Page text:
Week 3: Protect Family & Property

natural hazards

Congratulations, you made it to Week 3-- we're halfway done! 

Now that we've covered the essentials of creating a kit and plan, we will focus next on some things you can do around the house to protect yourself, your family, and your property during a natural disaster. 

Still not sure which hazards to plan for?  Visit this site hazards viewer hosted by DOGAMI, click on "Map" to get started then select the different layers to see which apply to you. 

Next, take a look at these resources arranged by hazard type for more in-depth planning related to property and people:


With all the forestland in Clatsop County, it isn't uncommon to live in or near areas prone to wildfire.  Read here to learn more about developing defensible space to protect your home from wildfire.


Here is just one site where you can find techniques for mitigating earthquakes in-/outside your home.

Want to get your family involved? Look around the house for earthquake hazards, which are the non-structural solutions that you can take care of easily and economically.

When you are ready to tackle earthquake-proofing the structure of your home, start with this brochure on retrofitting single-family homes.


The main focus of tsunami mitigation is to get people out of the inundation zone before water reaches the shore.  Find out how to protect yourself and those you care about with preparation and evacuation guidance.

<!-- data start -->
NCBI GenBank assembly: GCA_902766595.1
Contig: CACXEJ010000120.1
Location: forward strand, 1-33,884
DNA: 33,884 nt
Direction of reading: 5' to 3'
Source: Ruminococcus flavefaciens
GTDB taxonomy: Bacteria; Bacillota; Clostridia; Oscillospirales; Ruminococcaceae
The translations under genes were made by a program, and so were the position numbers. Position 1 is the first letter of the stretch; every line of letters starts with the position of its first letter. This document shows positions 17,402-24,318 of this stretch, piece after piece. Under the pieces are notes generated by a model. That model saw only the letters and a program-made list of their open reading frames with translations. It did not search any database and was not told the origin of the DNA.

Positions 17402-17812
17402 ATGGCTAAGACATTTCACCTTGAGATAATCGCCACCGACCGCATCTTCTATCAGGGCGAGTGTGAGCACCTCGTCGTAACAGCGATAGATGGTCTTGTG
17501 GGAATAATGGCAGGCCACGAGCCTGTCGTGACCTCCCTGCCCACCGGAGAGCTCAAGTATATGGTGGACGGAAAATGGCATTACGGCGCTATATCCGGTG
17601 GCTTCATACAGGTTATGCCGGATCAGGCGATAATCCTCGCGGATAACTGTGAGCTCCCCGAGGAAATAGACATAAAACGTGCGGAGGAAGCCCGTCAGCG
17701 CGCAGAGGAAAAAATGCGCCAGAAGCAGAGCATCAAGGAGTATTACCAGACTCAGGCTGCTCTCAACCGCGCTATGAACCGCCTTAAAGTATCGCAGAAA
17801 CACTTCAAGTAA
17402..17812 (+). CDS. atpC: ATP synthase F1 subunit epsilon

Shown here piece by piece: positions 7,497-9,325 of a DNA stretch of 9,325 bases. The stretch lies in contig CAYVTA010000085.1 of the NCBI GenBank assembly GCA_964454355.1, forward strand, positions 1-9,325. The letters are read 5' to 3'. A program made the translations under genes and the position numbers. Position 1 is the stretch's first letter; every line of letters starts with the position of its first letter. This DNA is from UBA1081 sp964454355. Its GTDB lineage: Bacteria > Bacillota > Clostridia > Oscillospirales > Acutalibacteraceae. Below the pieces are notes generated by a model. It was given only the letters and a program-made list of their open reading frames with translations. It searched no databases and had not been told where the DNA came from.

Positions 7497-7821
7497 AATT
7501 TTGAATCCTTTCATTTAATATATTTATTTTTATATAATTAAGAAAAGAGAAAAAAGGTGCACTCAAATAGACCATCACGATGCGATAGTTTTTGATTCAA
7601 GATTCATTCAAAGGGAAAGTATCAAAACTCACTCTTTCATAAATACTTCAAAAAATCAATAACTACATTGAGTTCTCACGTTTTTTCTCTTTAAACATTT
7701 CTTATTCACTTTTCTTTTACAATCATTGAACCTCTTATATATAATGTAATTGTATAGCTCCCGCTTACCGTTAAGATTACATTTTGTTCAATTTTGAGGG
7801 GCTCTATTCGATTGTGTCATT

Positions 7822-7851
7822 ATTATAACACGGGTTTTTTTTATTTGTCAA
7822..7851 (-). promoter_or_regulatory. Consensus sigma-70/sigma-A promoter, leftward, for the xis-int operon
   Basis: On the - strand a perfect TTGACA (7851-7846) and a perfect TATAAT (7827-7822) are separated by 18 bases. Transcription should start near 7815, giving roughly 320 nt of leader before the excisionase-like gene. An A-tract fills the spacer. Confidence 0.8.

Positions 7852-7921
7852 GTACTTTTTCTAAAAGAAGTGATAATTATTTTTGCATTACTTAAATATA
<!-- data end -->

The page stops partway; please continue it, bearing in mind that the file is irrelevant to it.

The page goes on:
Storm and tidal surges tend to come/go more quickly than other hazards, and they are relatively unique to the coast.


Though coastal erosion isn't as acute as other hazards listed here, it is the process by which local sea level rise, strong wave action, and coastal flooding wear down or carry away rocks, soils, and/or sands along the coast.


A downside to the beautiful rivers and waterways in Clatsop County is flooding.  Read more about how to protect your home here.

Encountering floodwaters while driving can be life-threatening, so know what to do when it happens.  Turn Around-- Don't Drown!


Whether an isolated major event or a regular day, severe wind is another common coastal hazard for which you can plan and prepare. 


Live on or near a slope/hillside?  What about landslide history related to the routes you commonly drive? If you're not sure, time to check the hazard viewer at the top of the page!  If it applies to you, here are resources to understand the landslide types, indicators, and mitigation strategies.

What to Do & Know about Landslides 

How to Prepare Your Home & Family for Landslide

Different Types of Landslides (DOGAMI)